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Richardson Earns Jesuit Book Award

Alan Richardson (Photo by Gary Wayne Gilbert)

By Sean Smith | Chronicle Editor

Published: Nov. 17, 2011

Professor of English Alan Richardson has received a National Jesuit Book Award from the Association of Jesuit Colleges and Universities and the national Jesuit honor society Alpha Sigma Nu for his 2010 work, The Neural Sublime: Cognitive Theories and Romantic Texts.

The annual awards honor books published within the past three years in a designated discipline on the basis of scholarship, significance of topic to scholars across several disciplines, authority in interpretation, objectivity, presentation, and style. Ninety-eight entries from 20 Jesuit institutions were submitted for the 2011 awards, which were in the category of “The Humanities.”

The Neural Sublime, which won the Literature/Fine Arts award, uses cognitive neuroscience as an analytical tool to examine issues in British Romantic studies. Richardson explores six intersections of Romanticism and the sciences of the mind and brain: the experience of the sublime and the neuroscience of illusion; the Romantic imagination and visual imaging; the figure of apostrophe and linguistic theory; fictional representations of the mind and "theory of mind" theory; depictions of sibling incest and neo-Darwinian theories of mental behavior; and representations of female speech and cognitive developmental psychology.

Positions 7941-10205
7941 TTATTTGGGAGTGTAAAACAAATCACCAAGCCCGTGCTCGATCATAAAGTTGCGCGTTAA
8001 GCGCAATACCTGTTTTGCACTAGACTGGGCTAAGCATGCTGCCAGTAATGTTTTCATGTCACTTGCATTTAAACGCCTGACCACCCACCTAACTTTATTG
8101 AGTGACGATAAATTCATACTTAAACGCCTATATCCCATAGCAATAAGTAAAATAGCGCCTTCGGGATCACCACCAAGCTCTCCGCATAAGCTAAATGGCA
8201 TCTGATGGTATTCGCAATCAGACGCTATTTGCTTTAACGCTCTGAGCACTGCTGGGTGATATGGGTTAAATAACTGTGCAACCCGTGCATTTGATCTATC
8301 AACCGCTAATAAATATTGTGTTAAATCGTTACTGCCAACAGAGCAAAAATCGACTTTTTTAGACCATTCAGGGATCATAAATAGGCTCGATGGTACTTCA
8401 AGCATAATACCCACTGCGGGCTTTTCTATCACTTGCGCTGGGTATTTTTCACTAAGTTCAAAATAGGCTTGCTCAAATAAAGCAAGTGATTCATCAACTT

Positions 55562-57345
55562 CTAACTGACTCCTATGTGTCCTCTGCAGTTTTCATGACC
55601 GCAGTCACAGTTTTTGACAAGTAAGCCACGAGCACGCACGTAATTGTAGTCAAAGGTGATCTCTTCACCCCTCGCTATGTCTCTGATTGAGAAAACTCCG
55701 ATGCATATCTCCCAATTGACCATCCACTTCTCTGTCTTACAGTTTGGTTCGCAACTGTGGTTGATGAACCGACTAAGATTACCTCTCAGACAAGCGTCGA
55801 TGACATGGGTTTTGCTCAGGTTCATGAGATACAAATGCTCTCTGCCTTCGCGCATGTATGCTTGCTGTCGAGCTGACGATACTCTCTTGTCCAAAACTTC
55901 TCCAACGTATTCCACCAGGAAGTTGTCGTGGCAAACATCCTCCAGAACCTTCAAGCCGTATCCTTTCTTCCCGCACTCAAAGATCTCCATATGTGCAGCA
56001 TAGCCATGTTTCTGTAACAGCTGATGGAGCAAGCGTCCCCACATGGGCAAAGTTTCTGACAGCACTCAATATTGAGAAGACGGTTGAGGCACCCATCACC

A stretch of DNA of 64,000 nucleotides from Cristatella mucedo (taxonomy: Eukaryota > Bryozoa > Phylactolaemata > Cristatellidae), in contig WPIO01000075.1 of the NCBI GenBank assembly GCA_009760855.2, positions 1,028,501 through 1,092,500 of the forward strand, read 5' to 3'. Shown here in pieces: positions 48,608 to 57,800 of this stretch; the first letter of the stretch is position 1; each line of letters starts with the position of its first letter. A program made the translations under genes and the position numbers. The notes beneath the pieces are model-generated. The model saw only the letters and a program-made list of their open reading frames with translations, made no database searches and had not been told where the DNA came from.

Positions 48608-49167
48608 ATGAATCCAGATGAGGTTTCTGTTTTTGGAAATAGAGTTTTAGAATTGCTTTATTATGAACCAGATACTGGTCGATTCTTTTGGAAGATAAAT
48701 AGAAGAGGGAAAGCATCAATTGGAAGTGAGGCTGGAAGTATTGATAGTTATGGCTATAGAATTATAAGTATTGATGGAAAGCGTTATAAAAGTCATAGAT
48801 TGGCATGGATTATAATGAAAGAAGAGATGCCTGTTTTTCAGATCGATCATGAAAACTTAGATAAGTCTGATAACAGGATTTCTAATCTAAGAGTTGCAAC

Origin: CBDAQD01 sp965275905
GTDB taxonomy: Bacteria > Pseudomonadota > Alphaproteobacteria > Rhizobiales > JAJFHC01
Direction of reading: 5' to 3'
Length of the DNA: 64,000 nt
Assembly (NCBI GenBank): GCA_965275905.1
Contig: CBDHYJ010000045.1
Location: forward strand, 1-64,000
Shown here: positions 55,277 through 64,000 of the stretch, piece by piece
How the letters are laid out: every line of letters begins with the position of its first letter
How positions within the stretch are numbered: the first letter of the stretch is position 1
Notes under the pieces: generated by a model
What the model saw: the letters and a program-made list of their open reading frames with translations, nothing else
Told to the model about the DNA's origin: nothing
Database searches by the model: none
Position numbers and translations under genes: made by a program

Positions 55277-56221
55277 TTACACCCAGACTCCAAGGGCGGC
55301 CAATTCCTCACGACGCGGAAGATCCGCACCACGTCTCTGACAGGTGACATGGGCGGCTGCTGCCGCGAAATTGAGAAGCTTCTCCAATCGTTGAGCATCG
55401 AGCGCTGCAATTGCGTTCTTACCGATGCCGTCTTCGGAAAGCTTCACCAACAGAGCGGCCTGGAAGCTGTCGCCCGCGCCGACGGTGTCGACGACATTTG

“I'm both honored and greatly encouraged in receiving the Alpha Sigma Nu book award,” said Richardson, a faculty member at BC since 1987. “My book belongs to an exciting and still emerging new field, cognitive literary studies, and I see this award as validating the efforts of a whole group of scholars and critics — including my English Department colleague Mary Crane — who have been working along with me to develop this new approach to reading and understanding literature.

“I feel that the study of literature in the twenty-first century needs to take the work of researchers and theorists in neuroscience, cognitive psychology, philosophy of mind, and related ‘cognitive’ fields centrally into account, and The Neural Sublime represents one step in this direction.”
Richardson — whose achievements also include fellowships from the Guggenheim Foundation and the National Endowment for the Humanities, and a Boston College Distinguished Research Award — joins other recent National Jesuit Book award winners from the BC faculty including Pamela Grace, Ellen Winner and Baldassare Di Bartolo.